The winter storm that dumped 10 to 20 inches of snow on parts of Missouri, Iowa and Illinois from Friday into Saturday is hitting the East Coast on Sunday. The storm will bring heavy snow and ice from North Carolina to Maryland.
With at least 10.9 inches of snow in St. Louis through early Sunday, this is the biggest snowstorm the city has seen in five years. Montgomery City, Missouri, had already seen 20 inches of snow, while Dulles International Airport was just seeing the beginning of the snow by 5 a.m. with 3.8 inches.
There are two parts of the storm system affecting the Midwest and East Coast on Sunday morning. A coastal low is beginning to take shape off the Carolina coast line and will strengthen as it begins to head out to sea.
Heavy snow bands are currently hitting parts of the Washington, D.C., metro area, as well as down through parts of Roanoke and Charlottesville, Virginia. Snowfall rates in these areas could range from 1 to 2 inches per hour through the morning.
Additionally, there is mixed precipitation in western North Carolina on Sunday morning. Ice could rapidly accumulate in the morning hours in that region, especially from Winston-Salem, North Carolina and west.
There are still winter weather alerts from Missouri to southern New Jersey Sunday morning. The winter weather alerts will begin to expire from west to east as the day goes on.
People across the Midwest and the East Coast lost power, with more than 214,747 people without power Sunday morning in North Carolina, Missouri, Kansas and Virginia. North Carolina was particularly hard hit, with 108,998 people without power, likely due to a mix of freezing rain, sleet and snow that fell overnight. Ice is expected in parts of the state.
A Delta flight from Las Vegas to Cincinnati landed at the Cincinnati/Norther Kentucky International Airport, then slid off the pavement at around 5:30 a.m. Sunday morning. No injuries were reported, and the airport remains open and operational.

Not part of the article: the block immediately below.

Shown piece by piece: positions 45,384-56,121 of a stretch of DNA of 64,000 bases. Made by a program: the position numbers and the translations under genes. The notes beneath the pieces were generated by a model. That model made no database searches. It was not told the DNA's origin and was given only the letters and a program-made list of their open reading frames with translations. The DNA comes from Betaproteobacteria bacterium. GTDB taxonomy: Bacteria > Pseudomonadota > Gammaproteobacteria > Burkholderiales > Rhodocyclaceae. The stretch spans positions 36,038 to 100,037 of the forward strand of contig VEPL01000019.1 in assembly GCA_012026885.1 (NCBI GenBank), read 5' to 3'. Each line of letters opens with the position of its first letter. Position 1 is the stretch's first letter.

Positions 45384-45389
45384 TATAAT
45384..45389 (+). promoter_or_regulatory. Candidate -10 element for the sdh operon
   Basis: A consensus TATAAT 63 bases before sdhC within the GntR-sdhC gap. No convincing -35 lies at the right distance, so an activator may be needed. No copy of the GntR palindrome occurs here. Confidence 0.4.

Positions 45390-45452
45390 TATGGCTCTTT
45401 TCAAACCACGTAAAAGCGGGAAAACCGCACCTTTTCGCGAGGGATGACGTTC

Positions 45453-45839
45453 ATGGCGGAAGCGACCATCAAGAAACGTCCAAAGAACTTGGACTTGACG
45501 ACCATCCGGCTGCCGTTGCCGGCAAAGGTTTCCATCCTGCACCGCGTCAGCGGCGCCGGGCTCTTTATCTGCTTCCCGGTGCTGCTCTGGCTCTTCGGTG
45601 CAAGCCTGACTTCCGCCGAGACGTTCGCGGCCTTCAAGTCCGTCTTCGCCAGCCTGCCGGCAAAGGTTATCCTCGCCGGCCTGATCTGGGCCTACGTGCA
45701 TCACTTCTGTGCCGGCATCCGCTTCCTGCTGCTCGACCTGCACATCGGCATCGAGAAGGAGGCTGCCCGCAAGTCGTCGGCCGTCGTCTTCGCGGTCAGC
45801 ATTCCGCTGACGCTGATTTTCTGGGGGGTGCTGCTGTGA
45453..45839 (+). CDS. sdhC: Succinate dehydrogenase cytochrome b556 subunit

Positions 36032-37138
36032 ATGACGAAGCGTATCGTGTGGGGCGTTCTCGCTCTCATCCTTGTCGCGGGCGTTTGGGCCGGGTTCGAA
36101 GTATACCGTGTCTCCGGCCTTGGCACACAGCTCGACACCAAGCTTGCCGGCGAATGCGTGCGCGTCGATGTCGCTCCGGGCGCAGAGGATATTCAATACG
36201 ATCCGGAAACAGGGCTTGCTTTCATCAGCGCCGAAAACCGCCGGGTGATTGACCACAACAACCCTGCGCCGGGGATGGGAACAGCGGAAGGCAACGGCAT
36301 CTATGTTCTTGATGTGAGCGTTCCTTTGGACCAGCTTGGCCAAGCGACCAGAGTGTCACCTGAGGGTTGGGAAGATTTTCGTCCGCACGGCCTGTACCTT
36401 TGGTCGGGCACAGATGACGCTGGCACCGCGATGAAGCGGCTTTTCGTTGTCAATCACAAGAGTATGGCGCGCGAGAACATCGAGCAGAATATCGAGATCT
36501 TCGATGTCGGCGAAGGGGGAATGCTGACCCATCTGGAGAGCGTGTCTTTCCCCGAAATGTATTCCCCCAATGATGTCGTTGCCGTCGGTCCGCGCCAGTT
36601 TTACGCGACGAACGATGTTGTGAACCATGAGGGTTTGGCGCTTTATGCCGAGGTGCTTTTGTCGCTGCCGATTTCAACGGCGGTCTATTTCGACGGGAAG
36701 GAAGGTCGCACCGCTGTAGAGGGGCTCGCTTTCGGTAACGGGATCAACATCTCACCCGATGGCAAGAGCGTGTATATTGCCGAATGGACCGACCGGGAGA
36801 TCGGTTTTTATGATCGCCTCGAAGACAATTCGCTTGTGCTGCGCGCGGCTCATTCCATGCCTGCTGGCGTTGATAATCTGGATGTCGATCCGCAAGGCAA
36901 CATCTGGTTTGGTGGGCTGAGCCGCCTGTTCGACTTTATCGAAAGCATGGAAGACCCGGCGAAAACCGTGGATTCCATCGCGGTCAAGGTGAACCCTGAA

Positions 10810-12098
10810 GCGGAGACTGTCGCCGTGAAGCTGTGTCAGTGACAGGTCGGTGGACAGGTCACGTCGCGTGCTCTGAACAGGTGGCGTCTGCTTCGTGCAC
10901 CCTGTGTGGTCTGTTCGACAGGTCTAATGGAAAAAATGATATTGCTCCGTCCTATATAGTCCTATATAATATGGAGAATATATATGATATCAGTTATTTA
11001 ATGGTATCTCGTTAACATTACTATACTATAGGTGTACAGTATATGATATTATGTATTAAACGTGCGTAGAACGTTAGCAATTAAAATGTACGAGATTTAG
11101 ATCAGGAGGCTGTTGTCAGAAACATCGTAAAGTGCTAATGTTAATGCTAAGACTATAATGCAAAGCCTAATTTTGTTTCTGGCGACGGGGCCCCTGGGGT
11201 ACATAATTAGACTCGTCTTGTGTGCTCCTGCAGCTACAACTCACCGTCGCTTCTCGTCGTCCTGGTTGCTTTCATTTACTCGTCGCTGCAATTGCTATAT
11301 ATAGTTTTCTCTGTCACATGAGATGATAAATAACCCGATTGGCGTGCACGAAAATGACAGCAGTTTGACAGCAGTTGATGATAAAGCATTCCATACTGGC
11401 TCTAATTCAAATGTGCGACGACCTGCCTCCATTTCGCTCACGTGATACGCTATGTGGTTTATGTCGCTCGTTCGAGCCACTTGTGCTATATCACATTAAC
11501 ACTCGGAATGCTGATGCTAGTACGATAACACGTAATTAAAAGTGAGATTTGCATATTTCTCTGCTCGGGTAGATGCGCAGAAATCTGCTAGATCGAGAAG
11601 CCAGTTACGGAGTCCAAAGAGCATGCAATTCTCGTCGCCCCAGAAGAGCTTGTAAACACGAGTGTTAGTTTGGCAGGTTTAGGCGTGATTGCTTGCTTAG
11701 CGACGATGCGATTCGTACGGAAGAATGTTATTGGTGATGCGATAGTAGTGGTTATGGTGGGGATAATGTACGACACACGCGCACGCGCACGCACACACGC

Much of the snow should be consolidated to the Mid-Atlantic, especially Virginia and Maryland. Some light snow is also expected to reach parts of Pennsylvania and New Jersey, with the best chances for notable accumulation of snow in the southern parts of those states.
The High Resolution Rapid Refresh model shows heavy snow bands lasting through much of the day in Washington, D.C., and northern Virginia, where some of the highest snowfall totals will come.
There is the possibility for over 6 inches of snow in northern Virginia and parts of Washington, with some areas likely to approach 1 foot of snow. Additionally, over half an inch of ice is possible in parts of North Carolina and southern Virginia.
As the storm pulls out to sea it will usher in another blast of cold air with wind chills in the teens and single digits for much of the Northeast on Monday morning.
On the West Coast, a storm caused some relatively minor mud and debris flows in Southern California on Saturday. However, several more Pacific storms are on the way this week and the concern for flash flooding, mudslides and debris flows will increase in the coming days.
Another storm will arrive in Southern California on Monday, and another one will sneak in right behind by Tuesday.
Several rounds of rain will likely dump 4 to 6 inches of rain on parts of Southern California this week.
Heavy mountain snow is also expected for the entire Sierra Nevada range, and parts of the mountains outside Los Angeles. A winter storm watch has been posted for the Southern California mountains with locally over 1 foot of snow and 60 mph wind gusts possible.